Court: Installers Had No Duty To Warn Of Hazard That Led To Explosion
LANSING (WWJ/AP) - The Michigan Supreme Court has ruled that the installers of an electric dryer had no legal duty to warn a metro Detroit woman about an uncapped gas line that eventually caused her house to explode.
The court’s 4-3 ruling was released Thursday.
Marcy Hill bought the home in Macomb County’s Clinton Township in 2003 and said she wasn’t aware the previous owners didn’t cap a gas line to a dryer they took with them. Her lawsuit claims that installers who put in an electric one didn’t cap the line or warn her about it, and she said they hid it with the new dryer.
The home exploded in 2007 after Hill inadvertently opened a valve in her furnace room that supplied the uncapped line. An explosion ignited when someone in the house tried to light a candle. Hill, her daughter and her son were able to escape the house but sustained serious burns.
Hill and her daughter later said they could remember smelling gas throughout the day prior to the explosion, but didn’t do more than open the home’s windows despite having knowledge that the smell of gas “was dangerous” and that they should “get out of the house.”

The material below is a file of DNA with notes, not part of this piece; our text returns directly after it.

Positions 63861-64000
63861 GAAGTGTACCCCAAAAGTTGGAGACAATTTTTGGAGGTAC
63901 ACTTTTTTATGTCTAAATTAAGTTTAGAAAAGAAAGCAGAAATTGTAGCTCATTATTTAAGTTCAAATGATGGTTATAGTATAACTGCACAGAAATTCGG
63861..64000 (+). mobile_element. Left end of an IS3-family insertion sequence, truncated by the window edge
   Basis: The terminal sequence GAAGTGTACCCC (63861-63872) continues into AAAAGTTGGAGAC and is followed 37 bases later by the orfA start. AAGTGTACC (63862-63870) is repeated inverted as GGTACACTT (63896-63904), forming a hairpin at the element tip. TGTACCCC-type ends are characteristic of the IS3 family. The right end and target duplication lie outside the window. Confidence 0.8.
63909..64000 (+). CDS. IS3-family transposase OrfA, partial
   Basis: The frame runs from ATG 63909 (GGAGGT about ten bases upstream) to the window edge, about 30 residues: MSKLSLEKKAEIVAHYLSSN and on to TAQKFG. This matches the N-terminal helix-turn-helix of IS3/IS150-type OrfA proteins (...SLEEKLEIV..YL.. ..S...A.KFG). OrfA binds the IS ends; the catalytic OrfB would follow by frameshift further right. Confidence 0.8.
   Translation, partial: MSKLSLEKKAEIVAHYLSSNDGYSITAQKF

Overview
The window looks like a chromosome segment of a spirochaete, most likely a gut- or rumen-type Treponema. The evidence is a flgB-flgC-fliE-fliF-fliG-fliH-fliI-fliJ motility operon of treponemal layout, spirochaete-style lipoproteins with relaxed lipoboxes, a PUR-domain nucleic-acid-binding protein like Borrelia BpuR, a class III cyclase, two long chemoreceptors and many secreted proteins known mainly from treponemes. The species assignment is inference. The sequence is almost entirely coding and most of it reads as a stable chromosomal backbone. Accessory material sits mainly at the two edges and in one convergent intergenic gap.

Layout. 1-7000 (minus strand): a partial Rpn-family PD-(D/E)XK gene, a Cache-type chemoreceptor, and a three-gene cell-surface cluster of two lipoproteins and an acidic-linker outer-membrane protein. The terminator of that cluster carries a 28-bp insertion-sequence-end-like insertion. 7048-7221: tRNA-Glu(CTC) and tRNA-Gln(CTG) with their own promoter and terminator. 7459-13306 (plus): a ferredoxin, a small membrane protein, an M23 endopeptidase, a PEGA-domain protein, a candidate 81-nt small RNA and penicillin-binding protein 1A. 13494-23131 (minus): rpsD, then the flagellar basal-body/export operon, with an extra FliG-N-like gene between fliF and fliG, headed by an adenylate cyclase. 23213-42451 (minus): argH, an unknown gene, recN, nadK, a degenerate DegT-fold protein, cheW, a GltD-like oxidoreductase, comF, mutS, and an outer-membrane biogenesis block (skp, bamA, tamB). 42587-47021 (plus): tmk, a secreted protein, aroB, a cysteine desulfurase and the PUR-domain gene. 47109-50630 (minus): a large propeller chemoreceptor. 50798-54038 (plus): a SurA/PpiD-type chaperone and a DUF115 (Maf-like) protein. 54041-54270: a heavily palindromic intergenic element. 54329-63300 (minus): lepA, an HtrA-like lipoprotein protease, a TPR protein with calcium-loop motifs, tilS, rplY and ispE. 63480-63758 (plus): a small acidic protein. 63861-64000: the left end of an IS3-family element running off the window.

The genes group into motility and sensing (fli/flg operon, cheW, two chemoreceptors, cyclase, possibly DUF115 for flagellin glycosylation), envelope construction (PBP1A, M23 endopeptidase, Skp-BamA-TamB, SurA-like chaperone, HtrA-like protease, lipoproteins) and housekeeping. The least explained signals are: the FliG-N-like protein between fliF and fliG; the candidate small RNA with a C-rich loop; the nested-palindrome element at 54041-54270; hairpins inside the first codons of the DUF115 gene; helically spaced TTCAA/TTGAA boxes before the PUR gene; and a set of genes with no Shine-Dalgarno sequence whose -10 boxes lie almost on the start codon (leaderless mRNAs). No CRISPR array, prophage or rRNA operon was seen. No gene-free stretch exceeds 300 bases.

Justice Mary Beth Kelly said the installers had a “limited” relationship with the family and “were under no obligation to warn of or cap the gas line or undertake any action relative to the gas line, but only had an obligation to use due care when installing the appliances,” MLive.com reported.
Kelly also said Hill had “constructive notice of the gas line’s existence because it was visible for a few weeks before the dryer was installed in front of it.” Hill reportedly said she thought the pipe was a water line.
“The hazard associated with the uncapped gas line was present when the installers entered the premises and when they left; the danger posed by the uncapped gas line was the same before and after the installation,” Kelly wrote.
The Supreme Court overturned decisions by a Macomb County judge and the Court of Appeals — which refused to dismiss the lawsuit, saying it was the installer’s duty not to make the uncapped gas line more dangerous by “concealing” it with the electric dryer.
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